Covid Fatigue and Me

When my husband told me “our fearless leader” had Covid-19, I assumed he was talking about the governor, who refuses to mandate masks. No, it was Trump, another of the often-maskless, who finally caught Covid. My reaction was “No way!”

Mind you, there is nothing funny about Covid-19, and I am not proud of my initial schadenfreude. But we have been sick with grief, if not physically sick, knowing that our country has reached a low point during this pandemic.

Lately I’ve been perusing newspapers, reading personal columns by frazzled moms who work at home and indignantly say they “shouldn’t have to do this!”, meaning supervise their children’s online education DURING A PANDEMIC. I understand that motherhood is difficult, and these moms are witty, but how are they more frazzled than the rest of us? It is stressful not to be able to visit your relatives in a nursing home, or your husband in the hospital; it is stressful to wear a mask for hours at a time; to live alone and struggle to the doctor’s office or the drug store when you’re sick (and not necessarily from Covid); to worry about other people’s spit when they pass you on a trail and say “Hi; to be denied a Covid test. At this point I’m so worried that I have to stop myself from emailing a blogger who happens not to post for a few days.

I think the magic bullet for many of us was the idea that we would never catch the virus. We were too healthy, whatever our age. In March the politicians assured us-and a horrifying assurance it was–that people over 65 with “underlying conditions” were the most susceptible and most likely to die of the virus. So that was all right!

Of course by July or August, in what will never be remembered as the Summer of Love, we knew that young people were also susceptible, as we had suspected, and that young people also died. But there is a “What-can-you-expect?” attitude when an older person dies of Covid.

Although the majority of newspaper readers are 50 and over, it is rare for these aged humans to write columns about their experience of that oxymoronic condition, “living with Covid.” Journalists sometimes demonize middle-aged and older people for their own health problems. If they weren’t obese (and the doctors who set the standards are often anorexic, so don’t get carried away), if they exercised more, if they, in fact, were not American… You have to read the letters to the editor to get another point of view.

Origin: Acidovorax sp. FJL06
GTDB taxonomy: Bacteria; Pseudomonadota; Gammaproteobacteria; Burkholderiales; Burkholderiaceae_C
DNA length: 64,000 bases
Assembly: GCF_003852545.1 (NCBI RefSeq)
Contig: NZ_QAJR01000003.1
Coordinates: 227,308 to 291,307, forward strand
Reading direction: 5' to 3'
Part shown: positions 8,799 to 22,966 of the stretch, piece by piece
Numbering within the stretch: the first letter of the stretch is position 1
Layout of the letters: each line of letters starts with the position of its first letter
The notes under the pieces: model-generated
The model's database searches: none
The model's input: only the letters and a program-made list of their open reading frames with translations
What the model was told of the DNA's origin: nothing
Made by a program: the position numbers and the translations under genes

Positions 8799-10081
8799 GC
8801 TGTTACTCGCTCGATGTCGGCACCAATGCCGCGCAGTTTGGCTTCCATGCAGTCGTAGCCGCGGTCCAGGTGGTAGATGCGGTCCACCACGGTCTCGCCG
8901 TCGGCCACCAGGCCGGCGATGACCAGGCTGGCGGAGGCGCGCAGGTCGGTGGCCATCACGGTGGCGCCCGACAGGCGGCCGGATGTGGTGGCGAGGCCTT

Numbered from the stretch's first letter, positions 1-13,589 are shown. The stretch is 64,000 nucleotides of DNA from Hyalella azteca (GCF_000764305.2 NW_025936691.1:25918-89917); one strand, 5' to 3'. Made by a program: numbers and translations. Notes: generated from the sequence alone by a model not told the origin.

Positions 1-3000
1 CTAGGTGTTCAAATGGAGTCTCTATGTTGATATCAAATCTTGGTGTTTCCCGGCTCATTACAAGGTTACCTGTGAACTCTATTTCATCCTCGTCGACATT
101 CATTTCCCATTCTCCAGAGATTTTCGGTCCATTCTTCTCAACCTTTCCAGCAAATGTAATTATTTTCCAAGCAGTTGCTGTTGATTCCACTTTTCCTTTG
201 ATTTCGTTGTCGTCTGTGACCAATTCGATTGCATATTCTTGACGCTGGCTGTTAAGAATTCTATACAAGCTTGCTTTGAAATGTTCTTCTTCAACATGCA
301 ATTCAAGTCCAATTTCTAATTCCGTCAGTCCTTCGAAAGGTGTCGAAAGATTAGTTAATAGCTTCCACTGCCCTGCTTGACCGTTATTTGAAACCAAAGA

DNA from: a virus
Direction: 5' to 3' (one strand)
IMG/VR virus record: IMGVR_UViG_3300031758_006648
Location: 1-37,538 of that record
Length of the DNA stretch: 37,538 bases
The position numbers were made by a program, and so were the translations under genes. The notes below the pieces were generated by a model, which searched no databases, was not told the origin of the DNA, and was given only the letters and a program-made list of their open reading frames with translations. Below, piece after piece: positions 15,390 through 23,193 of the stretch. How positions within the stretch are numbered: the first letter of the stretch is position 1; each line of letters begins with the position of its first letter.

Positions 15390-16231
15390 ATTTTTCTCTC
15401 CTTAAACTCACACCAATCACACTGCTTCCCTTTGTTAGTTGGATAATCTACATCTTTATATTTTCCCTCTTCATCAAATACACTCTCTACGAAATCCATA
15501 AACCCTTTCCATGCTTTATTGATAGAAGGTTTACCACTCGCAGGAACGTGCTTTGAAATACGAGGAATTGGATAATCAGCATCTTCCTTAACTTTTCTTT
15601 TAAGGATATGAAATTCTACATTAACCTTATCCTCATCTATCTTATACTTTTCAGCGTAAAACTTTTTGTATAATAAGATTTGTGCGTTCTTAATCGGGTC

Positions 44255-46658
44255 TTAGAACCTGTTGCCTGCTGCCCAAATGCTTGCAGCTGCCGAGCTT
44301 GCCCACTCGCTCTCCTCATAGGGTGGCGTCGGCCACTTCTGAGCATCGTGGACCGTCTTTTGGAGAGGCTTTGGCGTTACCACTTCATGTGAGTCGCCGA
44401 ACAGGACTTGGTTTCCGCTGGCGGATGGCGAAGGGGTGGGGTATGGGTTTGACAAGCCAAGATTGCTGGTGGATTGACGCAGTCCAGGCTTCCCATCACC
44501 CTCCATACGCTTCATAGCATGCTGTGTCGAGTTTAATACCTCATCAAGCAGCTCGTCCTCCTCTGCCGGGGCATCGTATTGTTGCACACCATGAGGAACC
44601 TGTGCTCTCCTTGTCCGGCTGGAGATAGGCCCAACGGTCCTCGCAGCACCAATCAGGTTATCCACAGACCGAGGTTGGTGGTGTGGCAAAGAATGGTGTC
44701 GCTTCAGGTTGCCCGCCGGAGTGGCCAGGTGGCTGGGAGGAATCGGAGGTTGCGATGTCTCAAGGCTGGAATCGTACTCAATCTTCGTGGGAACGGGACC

So here we are, on October 2, praying that this plague will go away soon. The data does not support this view but I am taking a break from perennial pessimism. I’m living in a dream that I will no longer lose my masks in the laundry. Where do they go? They stick to towels!

We’re already missing the sun. Summer gently soothed us.

By the way, does anybody know how to add an image to the new WordPress??????!!!!!!


4 thoughts on “Covid Fatigue and Me”

  1. when you type look to the left of teh page and the box with loads of options, click on it and scroll down to image, click on it and it gives you options to upload from computer, media and so on. Follow that. Good luck.

  2. Sigh. I know what you mean. So many people seem to have reached their proverbial limit with this situation. And the frustration (whining?) seems particularly prevalent amongst the groups of people whose worries do not revolve around actual life and death matters, or maybe that’s just what I’m noticing more. Walking back from my library pick-up today, two sets of people issued their super-stares-first because I stood in a driveway to wait for a family-of-four-unmasked to pass by on the sidewalk (because there wasn’t enough room to pass them at any distance) and another man who was very offended that I took to the street to avoid passing him in close proximity (he looked so angry that I felt sure he was going to confront me). More than half the people I pass (in this conservative neighbourhood) are unmasked but most of them just keep to themselves, which obvs isn’t ideal to my way of thinking, but at least “live and let live” is a place to start.

    1. Yes, I’m social-distance like mad. Sometimes I cross the street. It’s really the greatest favor we can do them, protecting ourselves and others. But everybody is tired of it, and the no. of cases is skyrocketing (here), so just a few simple things would make a difference.

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